Hip dysplasia is an orthopedic condition of the hip joint that can affect cats. It is the result of abnormal development of one or both hip joints and causes instability and degeneration of the joints. Hip dysplasia is a very common health problem in dogs but is also seen in cats.
What is Hip Dysplasia in Cats?
Hip dysplasia is a degenerative disease that causes a malformation of the ball-and-socket joint in the hip, leading to pain and stiffness. Cats with hip dysplasia will likely develop osteoarthritis as the disease progresses.
A normal, functioning hip joint consists of a rounded femoral head that sits in a socket-like structure called the acetabulum. The joint is able to operate smoothly with the assistance of cartilage, joint fluid, and muscles.
When a cat has hip dysplasia, the femoral head develops an irregular shape and does not sit properly within the acetabulum. The joint becomes unstable, causing pain, inflammation, and stiffness. The poorly-fitting joint may eventual erodes the cartilage, leaving the bone to rub together. In some cases, the femoral head becomes dislocated from the acetabulum. Over time, osteoarthritis can occur and the joint develops abnormal bony growths. This further restricts the range of motion and causes pain and stiffness to become even worse.
Hip dysplasia can affect one or both hips in varying degrees.
Causes of Hip Dysplasia in Cats
Hip dysplasia is a hereditary disease in cats. It is rare among domestic cats (mixed breed cats) and more commonly occurs in large purebred cats like the Maine Coon and Himalayan. Hip dysplasia is far more common in dogs than in cats. However, some vets believe that mild to moderate cases go undiagnosed in cats because of their natural ability to mask and adapt to illness. In reality, hip dysplasia in cats may be more common than we realize.
Signs of Hip Dysplasia in Cats
- Lameness or limping that gets gradually worse
- Trouble jumping
- Exercise intolerance
- Lethargy and/or irritability (due to pain)
- Stiffness and decreased range of motion in on or both rear limbs
- Muscle loss in rear limbs
It is common for cats to show no signs of illness in the early stages of hip dysplasia. Cats with mild to moderate disease may never exhibit signs. In fact, your vet may discover signs of hip dysplasia during a routine wellness exam or when taking radiographs for another reason.
As the effects of hip dysplasia progress, signs often appear gradually and continue to worsen over time. Osteoarthritis typically occurs secondary to hip dysplasia, making the pain, inflammation, and stiffness even worse.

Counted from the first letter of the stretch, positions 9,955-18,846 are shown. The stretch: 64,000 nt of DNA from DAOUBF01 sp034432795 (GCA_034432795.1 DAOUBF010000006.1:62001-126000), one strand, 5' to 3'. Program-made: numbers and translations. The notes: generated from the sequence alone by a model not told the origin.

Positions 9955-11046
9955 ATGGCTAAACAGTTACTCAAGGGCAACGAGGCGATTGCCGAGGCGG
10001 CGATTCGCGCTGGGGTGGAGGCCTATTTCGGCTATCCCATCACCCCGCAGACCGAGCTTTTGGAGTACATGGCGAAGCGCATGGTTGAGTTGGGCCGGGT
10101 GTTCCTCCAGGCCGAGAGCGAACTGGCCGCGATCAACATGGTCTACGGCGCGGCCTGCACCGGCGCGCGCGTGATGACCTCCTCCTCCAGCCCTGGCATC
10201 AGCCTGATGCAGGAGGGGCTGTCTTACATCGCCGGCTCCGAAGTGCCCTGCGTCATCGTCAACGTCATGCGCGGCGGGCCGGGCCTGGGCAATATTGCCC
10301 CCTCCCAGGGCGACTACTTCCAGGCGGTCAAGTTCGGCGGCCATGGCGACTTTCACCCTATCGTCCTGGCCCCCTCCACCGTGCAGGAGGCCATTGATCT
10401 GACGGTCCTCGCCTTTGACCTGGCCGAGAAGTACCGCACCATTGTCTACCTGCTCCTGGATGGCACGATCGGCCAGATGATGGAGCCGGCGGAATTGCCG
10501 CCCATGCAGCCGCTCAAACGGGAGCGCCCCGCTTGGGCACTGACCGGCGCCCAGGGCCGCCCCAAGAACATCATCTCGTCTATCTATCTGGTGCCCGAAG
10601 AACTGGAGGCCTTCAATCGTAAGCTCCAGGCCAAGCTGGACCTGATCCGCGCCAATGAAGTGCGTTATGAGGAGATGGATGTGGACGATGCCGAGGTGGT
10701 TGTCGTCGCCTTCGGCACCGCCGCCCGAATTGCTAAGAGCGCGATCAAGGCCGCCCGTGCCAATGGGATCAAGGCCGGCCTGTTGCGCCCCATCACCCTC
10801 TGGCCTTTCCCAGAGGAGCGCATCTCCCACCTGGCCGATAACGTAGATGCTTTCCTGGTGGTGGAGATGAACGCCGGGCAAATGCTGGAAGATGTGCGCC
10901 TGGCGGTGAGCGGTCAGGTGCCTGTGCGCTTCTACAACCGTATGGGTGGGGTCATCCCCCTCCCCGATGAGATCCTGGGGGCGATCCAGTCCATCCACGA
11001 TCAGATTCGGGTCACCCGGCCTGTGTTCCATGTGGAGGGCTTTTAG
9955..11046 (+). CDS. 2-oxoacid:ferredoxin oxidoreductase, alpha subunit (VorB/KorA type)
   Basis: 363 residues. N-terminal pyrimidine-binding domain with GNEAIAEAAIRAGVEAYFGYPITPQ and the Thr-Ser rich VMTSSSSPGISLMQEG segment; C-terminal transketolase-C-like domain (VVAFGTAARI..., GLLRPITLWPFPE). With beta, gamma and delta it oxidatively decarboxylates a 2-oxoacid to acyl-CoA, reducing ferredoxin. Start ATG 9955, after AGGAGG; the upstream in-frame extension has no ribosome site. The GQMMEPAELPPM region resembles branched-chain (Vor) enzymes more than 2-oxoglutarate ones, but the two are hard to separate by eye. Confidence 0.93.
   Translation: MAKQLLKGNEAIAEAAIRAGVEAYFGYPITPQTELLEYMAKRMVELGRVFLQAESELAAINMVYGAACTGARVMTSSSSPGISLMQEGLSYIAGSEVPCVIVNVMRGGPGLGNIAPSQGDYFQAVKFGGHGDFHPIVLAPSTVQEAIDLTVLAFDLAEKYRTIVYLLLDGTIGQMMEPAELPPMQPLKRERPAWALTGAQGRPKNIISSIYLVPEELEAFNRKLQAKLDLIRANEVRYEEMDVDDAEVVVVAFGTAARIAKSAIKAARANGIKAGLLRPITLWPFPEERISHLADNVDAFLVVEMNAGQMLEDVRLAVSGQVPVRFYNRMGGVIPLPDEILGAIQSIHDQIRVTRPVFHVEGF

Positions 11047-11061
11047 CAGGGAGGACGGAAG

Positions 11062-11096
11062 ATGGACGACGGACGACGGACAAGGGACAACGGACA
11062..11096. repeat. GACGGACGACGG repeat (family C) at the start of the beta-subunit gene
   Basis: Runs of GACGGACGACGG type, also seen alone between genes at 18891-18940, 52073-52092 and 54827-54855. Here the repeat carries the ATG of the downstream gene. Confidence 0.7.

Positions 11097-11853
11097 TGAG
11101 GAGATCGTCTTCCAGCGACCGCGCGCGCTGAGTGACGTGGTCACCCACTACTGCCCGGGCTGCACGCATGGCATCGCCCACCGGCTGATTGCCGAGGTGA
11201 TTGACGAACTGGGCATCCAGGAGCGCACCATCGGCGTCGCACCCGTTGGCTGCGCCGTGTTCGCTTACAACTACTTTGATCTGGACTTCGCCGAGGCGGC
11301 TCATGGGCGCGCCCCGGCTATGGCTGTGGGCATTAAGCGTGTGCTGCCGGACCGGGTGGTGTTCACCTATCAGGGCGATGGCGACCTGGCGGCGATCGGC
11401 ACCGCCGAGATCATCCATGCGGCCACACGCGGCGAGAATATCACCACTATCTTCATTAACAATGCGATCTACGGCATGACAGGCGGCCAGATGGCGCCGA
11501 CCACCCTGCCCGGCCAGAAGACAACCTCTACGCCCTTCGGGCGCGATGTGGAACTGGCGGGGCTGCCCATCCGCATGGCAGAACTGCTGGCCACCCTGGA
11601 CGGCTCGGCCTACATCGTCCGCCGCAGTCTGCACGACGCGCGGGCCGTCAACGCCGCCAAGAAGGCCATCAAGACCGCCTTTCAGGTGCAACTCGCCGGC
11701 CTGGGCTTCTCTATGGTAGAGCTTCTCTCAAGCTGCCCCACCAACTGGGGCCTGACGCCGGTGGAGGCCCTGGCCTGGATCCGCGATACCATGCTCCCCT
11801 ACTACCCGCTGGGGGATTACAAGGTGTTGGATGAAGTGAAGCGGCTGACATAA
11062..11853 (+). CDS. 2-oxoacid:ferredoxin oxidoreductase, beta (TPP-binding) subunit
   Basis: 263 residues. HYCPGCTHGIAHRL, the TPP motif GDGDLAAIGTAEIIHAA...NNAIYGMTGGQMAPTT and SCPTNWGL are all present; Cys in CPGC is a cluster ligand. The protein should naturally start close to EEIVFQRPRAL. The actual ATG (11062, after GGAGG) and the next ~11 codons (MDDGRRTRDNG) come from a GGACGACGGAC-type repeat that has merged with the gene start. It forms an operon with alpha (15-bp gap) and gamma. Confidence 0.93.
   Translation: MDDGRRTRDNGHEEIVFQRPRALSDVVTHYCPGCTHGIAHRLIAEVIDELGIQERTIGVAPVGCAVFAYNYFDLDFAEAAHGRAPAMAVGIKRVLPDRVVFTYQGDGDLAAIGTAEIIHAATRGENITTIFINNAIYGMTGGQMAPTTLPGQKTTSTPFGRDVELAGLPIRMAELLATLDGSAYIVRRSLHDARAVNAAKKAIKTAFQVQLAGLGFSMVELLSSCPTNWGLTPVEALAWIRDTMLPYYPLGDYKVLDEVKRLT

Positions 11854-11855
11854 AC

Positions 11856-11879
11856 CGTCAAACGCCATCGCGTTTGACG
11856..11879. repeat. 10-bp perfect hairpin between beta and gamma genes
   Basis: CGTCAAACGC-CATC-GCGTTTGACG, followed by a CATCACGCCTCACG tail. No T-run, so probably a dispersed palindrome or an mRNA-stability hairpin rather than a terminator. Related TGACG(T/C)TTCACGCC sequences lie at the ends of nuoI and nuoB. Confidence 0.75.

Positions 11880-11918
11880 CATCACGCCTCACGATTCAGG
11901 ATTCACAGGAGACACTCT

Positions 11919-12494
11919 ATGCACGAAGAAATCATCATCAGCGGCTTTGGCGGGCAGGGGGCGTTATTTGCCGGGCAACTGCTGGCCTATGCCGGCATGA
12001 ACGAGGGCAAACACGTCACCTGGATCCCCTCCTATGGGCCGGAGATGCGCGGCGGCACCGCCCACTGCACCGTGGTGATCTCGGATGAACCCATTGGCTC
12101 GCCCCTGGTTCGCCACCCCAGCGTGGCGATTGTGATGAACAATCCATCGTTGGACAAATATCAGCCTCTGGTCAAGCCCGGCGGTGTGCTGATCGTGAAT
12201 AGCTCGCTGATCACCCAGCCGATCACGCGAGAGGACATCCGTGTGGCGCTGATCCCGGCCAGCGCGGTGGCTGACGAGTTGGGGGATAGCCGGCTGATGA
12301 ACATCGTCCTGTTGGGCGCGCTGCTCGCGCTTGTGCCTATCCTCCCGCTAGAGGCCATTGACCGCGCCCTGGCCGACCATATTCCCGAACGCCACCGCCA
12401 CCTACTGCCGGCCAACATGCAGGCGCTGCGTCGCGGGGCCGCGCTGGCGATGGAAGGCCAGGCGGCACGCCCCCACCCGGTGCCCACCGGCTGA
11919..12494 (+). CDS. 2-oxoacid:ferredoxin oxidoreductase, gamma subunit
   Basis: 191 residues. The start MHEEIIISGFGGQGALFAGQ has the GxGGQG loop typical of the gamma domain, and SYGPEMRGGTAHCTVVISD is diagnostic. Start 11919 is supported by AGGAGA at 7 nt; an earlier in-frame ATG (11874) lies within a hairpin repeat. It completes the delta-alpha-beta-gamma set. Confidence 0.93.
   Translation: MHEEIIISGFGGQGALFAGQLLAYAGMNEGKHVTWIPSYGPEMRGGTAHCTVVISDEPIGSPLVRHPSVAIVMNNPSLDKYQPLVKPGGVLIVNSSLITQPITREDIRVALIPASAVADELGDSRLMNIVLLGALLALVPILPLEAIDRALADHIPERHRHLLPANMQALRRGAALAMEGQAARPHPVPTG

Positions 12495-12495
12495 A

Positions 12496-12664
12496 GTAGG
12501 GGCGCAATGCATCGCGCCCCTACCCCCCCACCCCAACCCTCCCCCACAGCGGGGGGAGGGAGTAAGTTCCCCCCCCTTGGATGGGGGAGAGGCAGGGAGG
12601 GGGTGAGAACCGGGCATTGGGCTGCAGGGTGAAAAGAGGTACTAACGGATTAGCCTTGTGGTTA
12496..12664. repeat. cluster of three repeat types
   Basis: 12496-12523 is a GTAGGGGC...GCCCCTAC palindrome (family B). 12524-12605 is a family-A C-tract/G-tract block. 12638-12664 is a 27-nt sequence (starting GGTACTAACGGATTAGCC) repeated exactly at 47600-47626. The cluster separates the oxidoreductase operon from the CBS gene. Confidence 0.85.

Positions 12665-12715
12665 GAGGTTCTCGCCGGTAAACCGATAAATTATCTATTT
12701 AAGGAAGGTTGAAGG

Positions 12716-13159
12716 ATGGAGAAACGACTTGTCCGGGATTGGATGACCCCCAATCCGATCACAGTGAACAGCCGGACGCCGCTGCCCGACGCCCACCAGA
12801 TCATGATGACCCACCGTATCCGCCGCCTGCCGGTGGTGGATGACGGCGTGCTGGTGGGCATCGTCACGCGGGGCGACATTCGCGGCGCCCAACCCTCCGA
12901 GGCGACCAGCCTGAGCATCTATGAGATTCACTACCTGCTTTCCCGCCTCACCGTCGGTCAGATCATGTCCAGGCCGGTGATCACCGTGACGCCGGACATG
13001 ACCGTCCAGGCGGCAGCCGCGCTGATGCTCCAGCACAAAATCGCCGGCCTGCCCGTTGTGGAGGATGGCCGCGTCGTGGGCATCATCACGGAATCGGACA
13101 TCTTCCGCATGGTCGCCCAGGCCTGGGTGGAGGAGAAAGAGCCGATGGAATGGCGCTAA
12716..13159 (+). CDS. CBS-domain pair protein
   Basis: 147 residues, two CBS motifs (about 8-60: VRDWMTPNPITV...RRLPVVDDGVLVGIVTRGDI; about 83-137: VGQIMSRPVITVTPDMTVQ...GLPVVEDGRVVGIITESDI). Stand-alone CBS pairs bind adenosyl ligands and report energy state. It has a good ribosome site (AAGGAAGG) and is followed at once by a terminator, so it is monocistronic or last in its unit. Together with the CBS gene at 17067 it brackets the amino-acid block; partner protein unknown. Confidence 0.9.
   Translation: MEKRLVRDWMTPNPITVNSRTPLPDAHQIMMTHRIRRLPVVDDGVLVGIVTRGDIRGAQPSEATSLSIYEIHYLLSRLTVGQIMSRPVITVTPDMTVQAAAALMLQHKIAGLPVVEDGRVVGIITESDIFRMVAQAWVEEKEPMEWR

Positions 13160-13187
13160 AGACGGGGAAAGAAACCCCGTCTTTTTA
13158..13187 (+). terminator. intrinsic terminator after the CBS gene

The signs of hip dysplasia may be similar to the signs of other injuries. If you see these or any other signs of illness in your cat, contact your veterinarian for an appointment.
Your vet will diagnose your cat's hip dysplasia thorough examination and radiographs. Treatment considerations are based on the severity of the radiographs as well as the symptoms your cat exhibits.
Hip dysplasia in cats is typically first treated conservatively. This generally includes medications to manage pain and inflammation. The vet may also recommend rest and exercise restriction. Nutritional supplements, or nutraceuticals, like glucosamine and chondroitin may help slow the progression of the disease and reduce some of the symptoms. Alternative therapies, such as acupuncture and Traditional Chinese Veterinary Medicine may also offer some pain relief.
If the conservative approach is not enough, your vet will talk to you about surgical treatment for your cat.
The most common surgery is called a femoral head and neck excision. The vet removes the deformed head and neck of the femur. In time, the muscles rebuild and form a kind of false joint. After recovery, most cats will go on to live a happy, normal life.
In rare cases, a total hip replacement may be considered. This involves the replacement of the hip joint with a special synthetic hip. This is often called a micro-THR due to the small size of the implant.
How to Prevent Hip Dysplasia in Cats
You cannot necessarily prevent hip dysplasia in cats, but you may be able to catch it early and slow its progression. Contact your vet when you first notice ongoing lameness, pain, or stiffness.
Feline hip dysplasia can be prevented by cat breeders. A cat with hip dysplasia should be spayed or neutered. These cats should never be used for breeding.